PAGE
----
Health Law Will Demand Calorie on Menus Nationwide
As part of the new healthcare reform, more than 200,000 chain will have to include calorie counts on menus, menu boards, buffets, vending machines, alcoholic drink menus and even drive-throughs making it harder for diners to ignore what they are eating. Apart from calorie counts the menus will need to inform the customer about sodium, carbohydrates, fiber and protein contained in the food item and portion.
"The nutrition information is right on the menu or menu board next to the name of the menu item, rather than in a pamphlet or in tiny print on a poster, so that consumers can see it when they are making ordering decisions," says Iowa Sen. Tom Harkin, chairman of the Health, Education, Labor and Pensions Committee, who wrote the provision. "That growing patchwork of regulations and legislation in different parts of the country has been a real challenge, and this will allow operators to better be able to provide their information," she said.
The purpose of this directive is to create awareness among customers and stop food stores from hiding the calories. At present many restaurants give the calories counts and nutritional information in a hallway, food wrapper or on their websites. This new law will make such information more readily available. This will also help aid in the fight of obesity in our country.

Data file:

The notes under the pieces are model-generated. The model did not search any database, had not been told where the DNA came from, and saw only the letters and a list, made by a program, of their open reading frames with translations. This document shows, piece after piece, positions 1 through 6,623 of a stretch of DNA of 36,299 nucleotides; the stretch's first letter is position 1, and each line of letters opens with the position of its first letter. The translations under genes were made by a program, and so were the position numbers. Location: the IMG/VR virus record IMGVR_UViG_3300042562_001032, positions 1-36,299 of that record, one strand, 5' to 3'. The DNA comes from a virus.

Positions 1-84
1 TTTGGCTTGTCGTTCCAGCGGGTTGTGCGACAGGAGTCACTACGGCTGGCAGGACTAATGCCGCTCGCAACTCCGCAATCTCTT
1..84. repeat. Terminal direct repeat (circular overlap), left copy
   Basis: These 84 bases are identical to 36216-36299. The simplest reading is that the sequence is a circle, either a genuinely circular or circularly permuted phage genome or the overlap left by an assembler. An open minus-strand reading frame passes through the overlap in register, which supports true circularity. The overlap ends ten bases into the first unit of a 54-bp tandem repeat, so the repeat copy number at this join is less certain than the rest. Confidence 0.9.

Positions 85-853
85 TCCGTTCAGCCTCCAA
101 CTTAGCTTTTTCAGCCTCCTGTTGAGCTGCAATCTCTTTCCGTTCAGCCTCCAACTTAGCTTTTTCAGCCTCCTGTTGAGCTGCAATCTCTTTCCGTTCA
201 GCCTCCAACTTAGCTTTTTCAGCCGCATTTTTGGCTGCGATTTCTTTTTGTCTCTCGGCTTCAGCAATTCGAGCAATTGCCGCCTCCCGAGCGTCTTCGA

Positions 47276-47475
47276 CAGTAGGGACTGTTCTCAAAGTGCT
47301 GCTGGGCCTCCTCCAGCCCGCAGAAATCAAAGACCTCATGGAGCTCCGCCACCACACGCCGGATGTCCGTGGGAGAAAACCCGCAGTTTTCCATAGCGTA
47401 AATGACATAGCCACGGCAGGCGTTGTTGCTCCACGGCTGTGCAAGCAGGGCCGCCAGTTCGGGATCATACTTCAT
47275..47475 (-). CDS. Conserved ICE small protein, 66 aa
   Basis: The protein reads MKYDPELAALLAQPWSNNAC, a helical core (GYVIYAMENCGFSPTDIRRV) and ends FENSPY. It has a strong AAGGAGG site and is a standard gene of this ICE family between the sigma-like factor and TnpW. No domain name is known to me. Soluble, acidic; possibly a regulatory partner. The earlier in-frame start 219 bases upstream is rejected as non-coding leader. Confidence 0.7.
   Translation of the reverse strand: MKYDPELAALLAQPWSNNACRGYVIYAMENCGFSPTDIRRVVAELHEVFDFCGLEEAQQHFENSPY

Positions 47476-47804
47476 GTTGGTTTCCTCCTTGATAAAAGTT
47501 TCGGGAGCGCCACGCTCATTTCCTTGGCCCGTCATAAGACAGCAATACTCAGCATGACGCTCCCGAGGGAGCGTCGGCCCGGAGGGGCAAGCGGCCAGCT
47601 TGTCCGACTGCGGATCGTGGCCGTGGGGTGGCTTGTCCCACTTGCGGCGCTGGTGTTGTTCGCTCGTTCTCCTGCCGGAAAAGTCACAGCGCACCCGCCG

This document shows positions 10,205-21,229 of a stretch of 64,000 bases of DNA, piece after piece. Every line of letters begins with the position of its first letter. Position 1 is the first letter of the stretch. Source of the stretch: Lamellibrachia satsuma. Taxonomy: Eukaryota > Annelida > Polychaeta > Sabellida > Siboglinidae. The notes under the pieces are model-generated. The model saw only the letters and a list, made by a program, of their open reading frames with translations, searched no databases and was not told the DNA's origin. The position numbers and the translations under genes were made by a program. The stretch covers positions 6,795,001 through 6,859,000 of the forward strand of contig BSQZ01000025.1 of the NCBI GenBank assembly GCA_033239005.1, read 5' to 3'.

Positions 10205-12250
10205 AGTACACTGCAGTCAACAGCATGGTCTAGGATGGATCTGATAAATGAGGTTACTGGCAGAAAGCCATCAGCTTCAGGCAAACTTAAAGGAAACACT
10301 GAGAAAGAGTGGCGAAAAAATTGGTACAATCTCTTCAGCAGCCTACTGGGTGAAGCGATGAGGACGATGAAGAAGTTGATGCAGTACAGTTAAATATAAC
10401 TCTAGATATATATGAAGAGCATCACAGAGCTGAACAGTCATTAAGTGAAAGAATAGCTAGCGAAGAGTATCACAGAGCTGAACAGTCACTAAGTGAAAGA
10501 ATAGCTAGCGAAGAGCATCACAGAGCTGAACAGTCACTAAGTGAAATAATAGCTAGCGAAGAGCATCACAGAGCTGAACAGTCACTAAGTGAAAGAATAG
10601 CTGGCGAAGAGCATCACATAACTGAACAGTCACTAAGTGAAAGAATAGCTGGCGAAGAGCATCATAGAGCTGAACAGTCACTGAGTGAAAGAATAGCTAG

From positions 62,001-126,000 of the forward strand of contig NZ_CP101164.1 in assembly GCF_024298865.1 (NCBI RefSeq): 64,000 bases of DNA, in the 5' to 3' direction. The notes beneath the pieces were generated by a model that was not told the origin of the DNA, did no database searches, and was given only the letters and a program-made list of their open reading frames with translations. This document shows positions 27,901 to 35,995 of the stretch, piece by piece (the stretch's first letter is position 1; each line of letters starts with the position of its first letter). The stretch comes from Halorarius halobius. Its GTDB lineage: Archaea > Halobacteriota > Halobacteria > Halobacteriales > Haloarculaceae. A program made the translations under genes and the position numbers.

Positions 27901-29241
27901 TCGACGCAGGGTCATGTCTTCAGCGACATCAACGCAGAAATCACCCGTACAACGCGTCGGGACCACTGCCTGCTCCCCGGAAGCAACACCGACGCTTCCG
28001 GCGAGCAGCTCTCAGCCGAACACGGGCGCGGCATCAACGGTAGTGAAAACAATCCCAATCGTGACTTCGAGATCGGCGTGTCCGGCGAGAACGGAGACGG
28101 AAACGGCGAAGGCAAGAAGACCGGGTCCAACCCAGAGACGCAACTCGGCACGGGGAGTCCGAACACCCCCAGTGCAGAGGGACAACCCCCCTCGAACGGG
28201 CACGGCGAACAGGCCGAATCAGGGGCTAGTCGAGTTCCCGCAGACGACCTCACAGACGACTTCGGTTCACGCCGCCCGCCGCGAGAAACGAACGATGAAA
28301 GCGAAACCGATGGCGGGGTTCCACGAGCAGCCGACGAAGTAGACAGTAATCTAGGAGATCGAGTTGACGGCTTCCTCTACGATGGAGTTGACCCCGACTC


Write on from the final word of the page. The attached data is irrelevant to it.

Margo Wootan, director of nutrition policy at the Center for Science in the Public Interest, said it's one step in the fight against obesity. "Coffee drinks can range from 20 calories to 800 calories, and burgers can range from 250 calories to well over 1,000 calories," she said.
Some portions of the law will go into effect immediately. Experts estimated that it could take up to two years before the menu guidelines are issued.
"While it's a huge victory for consumers, it's just one of dozens of things we will need to do to reduce rates of obesity and diet-related disease in this country." The National Restaurant Association dropped its longstanding objection to menu-labeling last year and supported the language passed in Congress, Wootan said.